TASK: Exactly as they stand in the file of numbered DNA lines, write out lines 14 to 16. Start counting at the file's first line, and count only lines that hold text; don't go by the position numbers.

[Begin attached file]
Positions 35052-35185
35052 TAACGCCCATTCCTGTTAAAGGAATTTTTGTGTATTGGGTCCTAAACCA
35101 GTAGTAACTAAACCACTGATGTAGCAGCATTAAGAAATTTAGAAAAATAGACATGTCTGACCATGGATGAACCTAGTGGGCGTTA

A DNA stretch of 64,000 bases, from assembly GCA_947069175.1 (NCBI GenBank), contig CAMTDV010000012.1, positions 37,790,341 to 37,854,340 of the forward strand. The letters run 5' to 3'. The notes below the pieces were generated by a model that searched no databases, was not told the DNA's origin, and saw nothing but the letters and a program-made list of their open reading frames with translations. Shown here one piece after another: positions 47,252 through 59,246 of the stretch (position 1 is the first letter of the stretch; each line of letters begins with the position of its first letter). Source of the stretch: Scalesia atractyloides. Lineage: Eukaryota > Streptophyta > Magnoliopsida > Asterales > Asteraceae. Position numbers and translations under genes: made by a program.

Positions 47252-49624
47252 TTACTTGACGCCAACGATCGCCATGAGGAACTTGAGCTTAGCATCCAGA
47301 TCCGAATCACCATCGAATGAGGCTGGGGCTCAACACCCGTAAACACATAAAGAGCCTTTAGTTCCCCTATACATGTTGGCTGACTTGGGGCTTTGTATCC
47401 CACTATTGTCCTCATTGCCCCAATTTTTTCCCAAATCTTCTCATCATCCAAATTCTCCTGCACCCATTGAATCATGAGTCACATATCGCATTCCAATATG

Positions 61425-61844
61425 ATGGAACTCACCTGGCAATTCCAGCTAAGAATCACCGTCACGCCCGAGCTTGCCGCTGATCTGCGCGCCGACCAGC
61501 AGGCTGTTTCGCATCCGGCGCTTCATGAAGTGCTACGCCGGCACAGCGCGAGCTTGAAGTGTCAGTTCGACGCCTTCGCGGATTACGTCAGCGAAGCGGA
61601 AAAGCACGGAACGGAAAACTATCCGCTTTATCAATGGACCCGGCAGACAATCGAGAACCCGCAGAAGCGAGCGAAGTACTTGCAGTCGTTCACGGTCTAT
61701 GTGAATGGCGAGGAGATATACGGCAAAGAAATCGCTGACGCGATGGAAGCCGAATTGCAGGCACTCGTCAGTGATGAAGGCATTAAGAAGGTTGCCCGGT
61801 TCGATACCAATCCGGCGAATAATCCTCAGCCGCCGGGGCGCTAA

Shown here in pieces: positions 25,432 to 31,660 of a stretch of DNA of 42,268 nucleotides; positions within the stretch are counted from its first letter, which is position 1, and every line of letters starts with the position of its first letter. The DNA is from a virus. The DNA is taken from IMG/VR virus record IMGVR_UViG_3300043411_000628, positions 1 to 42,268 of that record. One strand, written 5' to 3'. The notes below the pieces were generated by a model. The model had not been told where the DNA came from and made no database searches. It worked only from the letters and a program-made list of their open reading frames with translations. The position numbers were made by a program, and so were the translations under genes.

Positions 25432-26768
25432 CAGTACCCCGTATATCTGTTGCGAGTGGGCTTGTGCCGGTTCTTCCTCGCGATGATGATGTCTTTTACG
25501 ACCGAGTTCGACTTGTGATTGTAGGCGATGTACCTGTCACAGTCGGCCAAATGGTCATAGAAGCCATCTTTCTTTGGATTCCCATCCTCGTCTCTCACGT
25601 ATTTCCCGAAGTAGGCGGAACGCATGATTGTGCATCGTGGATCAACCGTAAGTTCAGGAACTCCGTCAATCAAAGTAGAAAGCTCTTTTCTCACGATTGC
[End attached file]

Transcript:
61801 TCGATACCAATCCGGCGAATAATCCTCAGCCGCCGGGGCGCTAA

Shown here in pieces: positions 25,432 to 31,660 of a stretch of DNA of 42,268 nucleotides; positions within the stretch are counted from its first letter, which is position 1, and every line of letters starts with the position of its first letter. The DNA is from a virus. The DNA is taken from IMG/VR virus record IMGVR_UViG_3300043411_000628, positions 1 to 42,268 of that record. One strand, written 5' to 3'. The notes below the pieces were generated by a model. The model had not been told where the DNA came from and made no database searches. It worked only from the letters and a program-made list of their open reading frames with translations. The position numbers were made by a program, and so were the translations under genes.

Positions 25432-26768